Network,” ( 5 nominations) Lee Hall’s adaptation of Paddy Chayefsky’s Academy Award-winning film about an anchorman who falls apart while live on-screen, won Bryan Cranston Best Performance by an Actor in a Leading Role in a Play as anchorman Howard Beale.

Aint Too Proud” about the life and times of the Temptations, won Best Choreography for Sergio Trujillo.

To Kill a Mockingbird”  (9 nominations), Harper Lee’s famed play, adopted by Aaron Sorkin and directed by Bartlett Sher, brought Celia Keenan-Bolger the Tony for  Best Performance by an Actress in a Featured role in a Play.

The Waverly Gallery ” (1 nomination) by Kenneth Lonergan about a grandson watching his grandmother die from Alzheimer’s disease, brought in a Tony for Best Performance by an Actress in a Leading Role in a Play.  (see above)

Check these show’s websites given here for their Broadway schedule.

Jodie Jacobs

 

 

 

A few thoughts on Chicago at the Tony Awards

If watching the 2018Tony Awards this past Sunday, June 10, you wouldn’t have heard much about the winners’ backgrounds or that of the people listed in the Tony Memorial to playwrights, directors, actors, choreographers and producers who recently died.

Steppenwolf in Chicago (Photo by Kyle Flubacker)
Steppenwolf in Chicago
(Photo by Kyle Flubacker)

But when Chicago audiences heard the name Laurie Metcalf, John Mahoney, David Cromer, Rachel Rockwell or Jessie Mueller they were likely to nod, particularly if they have been longtime theater patrons.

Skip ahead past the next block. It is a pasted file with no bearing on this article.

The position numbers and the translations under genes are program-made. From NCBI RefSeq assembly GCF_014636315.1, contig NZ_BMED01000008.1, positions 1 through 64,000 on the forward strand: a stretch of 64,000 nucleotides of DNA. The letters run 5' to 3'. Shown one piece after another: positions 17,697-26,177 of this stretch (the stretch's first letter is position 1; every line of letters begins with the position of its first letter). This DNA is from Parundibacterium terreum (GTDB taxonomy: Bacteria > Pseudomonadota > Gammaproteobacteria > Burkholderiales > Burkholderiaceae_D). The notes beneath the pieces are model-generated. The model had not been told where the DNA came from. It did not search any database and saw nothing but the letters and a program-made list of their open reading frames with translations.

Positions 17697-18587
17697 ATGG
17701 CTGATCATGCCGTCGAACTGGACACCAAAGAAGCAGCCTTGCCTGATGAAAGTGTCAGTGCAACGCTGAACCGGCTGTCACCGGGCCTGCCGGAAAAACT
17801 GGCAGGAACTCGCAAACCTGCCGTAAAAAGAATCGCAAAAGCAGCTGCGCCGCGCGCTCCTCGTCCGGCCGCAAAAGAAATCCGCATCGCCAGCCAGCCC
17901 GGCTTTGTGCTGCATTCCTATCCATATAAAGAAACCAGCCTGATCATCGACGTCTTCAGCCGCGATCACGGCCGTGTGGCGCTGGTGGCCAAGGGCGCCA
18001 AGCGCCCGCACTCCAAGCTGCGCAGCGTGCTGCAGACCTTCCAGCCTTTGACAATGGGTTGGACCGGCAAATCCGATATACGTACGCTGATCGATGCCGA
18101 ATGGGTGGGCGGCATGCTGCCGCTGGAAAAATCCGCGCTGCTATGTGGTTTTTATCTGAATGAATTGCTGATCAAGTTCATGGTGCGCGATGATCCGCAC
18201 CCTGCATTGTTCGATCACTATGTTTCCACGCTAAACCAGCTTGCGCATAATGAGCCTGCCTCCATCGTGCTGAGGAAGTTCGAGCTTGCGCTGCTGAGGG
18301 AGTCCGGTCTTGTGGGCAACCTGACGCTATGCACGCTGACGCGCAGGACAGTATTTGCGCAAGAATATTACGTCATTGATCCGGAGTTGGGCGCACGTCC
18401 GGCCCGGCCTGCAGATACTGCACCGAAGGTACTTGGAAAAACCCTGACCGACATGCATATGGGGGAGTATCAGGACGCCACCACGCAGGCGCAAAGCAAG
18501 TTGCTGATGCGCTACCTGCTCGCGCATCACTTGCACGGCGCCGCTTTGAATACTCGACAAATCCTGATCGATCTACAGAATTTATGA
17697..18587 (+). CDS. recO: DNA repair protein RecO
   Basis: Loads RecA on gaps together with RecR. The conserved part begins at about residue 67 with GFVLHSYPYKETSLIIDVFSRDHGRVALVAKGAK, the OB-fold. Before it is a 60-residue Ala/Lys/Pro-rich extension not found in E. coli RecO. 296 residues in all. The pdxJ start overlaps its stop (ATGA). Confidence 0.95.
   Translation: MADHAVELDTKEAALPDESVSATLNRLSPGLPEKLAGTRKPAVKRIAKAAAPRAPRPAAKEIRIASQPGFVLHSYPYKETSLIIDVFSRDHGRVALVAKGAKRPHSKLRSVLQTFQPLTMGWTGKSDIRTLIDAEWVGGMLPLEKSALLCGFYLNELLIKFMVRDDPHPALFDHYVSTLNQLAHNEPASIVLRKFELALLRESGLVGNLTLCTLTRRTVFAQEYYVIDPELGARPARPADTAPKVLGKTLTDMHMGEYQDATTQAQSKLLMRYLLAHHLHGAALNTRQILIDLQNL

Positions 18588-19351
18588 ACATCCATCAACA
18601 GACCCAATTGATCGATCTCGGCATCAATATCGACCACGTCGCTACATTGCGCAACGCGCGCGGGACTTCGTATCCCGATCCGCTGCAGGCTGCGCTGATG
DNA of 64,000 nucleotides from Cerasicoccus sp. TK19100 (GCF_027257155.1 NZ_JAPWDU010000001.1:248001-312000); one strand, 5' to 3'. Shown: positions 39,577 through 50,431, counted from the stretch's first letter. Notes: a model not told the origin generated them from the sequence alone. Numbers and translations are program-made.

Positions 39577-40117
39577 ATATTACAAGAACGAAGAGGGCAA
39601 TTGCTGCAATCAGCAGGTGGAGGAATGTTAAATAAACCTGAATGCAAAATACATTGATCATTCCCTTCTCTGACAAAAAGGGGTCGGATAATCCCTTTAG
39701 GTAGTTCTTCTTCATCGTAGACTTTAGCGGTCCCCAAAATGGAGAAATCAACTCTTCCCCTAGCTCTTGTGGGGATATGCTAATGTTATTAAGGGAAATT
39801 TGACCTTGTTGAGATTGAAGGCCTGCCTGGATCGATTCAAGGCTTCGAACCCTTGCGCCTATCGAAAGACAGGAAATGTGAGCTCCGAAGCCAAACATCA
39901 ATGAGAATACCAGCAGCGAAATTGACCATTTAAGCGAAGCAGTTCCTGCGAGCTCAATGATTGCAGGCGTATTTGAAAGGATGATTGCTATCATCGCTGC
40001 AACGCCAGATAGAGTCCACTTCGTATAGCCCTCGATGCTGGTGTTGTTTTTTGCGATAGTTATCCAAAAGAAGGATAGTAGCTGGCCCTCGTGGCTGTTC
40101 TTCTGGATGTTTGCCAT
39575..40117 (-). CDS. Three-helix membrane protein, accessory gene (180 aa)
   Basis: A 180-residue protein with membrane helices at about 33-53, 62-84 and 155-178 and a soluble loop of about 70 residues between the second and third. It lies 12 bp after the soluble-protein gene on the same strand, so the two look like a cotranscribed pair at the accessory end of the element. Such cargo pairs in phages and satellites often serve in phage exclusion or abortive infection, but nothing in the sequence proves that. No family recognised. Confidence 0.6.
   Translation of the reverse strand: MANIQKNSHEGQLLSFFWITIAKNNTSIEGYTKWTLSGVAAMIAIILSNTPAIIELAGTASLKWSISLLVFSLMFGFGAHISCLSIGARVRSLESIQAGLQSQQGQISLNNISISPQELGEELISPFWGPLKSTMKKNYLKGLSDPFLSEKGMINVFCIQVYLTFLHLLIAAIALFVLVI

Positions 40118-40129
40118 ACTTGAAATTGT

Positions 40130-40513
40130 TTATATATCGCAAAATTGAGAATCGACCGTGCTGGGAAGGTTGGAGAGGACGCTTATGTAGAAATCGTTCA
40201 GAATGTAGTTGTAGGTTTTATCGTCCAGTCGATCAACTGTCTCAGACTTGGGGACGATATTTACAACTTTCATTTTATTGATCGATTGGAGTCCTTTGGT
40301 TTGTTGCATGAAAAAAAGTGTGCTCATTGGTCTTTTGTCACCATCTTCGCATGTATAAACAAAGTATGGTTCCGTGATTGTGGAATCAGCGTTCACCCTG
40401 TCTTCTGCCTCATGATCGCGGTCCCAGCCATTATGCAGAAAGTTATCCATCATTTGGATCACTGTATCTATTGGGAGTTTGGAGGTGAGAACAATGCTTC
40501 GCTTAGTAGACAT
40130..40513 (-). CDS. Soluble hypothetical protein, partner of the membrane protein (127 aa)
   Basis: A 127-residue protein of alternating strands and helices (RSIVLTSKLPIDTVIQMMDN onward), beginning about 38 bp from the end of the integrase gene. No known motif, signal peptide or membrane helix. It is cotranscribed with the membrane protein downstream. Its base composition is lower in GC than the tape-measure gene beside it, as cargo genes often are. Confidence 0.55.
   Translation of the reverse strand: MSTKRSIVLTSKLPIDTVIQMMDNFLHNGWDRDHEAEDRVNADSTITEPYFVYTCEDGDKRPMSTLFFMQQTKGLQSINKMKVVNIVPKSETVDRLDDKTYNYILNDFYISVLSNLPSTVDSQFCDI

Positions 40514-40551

Metcalf likely received cheers from colleagues back at Steppenwolf when she won Best Performance by an Actress in a Featured Role in a Play for Edward Albee’s “Three tall Women.”

When Mahoney’s death (Chicago, Feb. 4, 2018) scrolled down the Memorial screen, his long time Steppenwolf and Chicago theater fans likely nodded or sighed.

Both members of Steppenwolf’s  Ensemble, Metcalf and Mahoney had performed together in such productions as “You Can’t take It With You.”  Even with her demanding film and New York/London stage schedule Metcalf has returned to do shows at Steppenwolf as she did summer of 2016 for “Voice Lessons.”

I last saw Mahoney when he gave a terrific performance with Francis Guinan in Steppenwolf’s “The Rembrandt.”

When Cromer stepped up to receive the Tony Award for Best Direction Of A Musical, he did so to loud applause for his insightful handling of “The Band’s Visit.” A remarkable musical by David Yazbek about Egyptian musicians who were lost in an Israeli desert town where their visit changed them and the town. The musical walked off with 10 Tony Awards, as it should have.

However, Chicago audiences may remember that Cromer an Illinois native, had won Chicago’s Joseph Jefferson Awards for “Angels in America Parts I and II” in 1998, “The Price” in 2002 and “The Cider House Rules” in 2003. Will Chicago see him again?

With Rachel Rockwell’s recent death (May 28, 2018) still fresh in the minds of the Chicago theater community as an outstanding director and choreographer, it was an “oh, thank you” moment for some of us watching back home when it made the Tony Memorial.

Evanston native Jessie Mueller was also on the Tony program, nominated for her starring role as Julie Jordan in “Carousel” revival on Broadway, The Tony winner in 2014 for her performance as Carol King in “Beautiful,” Mueller had won the Joseph Jeffereson award as Carrie Pipperidge in Carousel in 2008.

With all the theater talent we have here in the Chicago area it really isn’t a surprise to see some of it recognized during the Tony Awards. Let’s see what next year brings.

Jodie Jacobs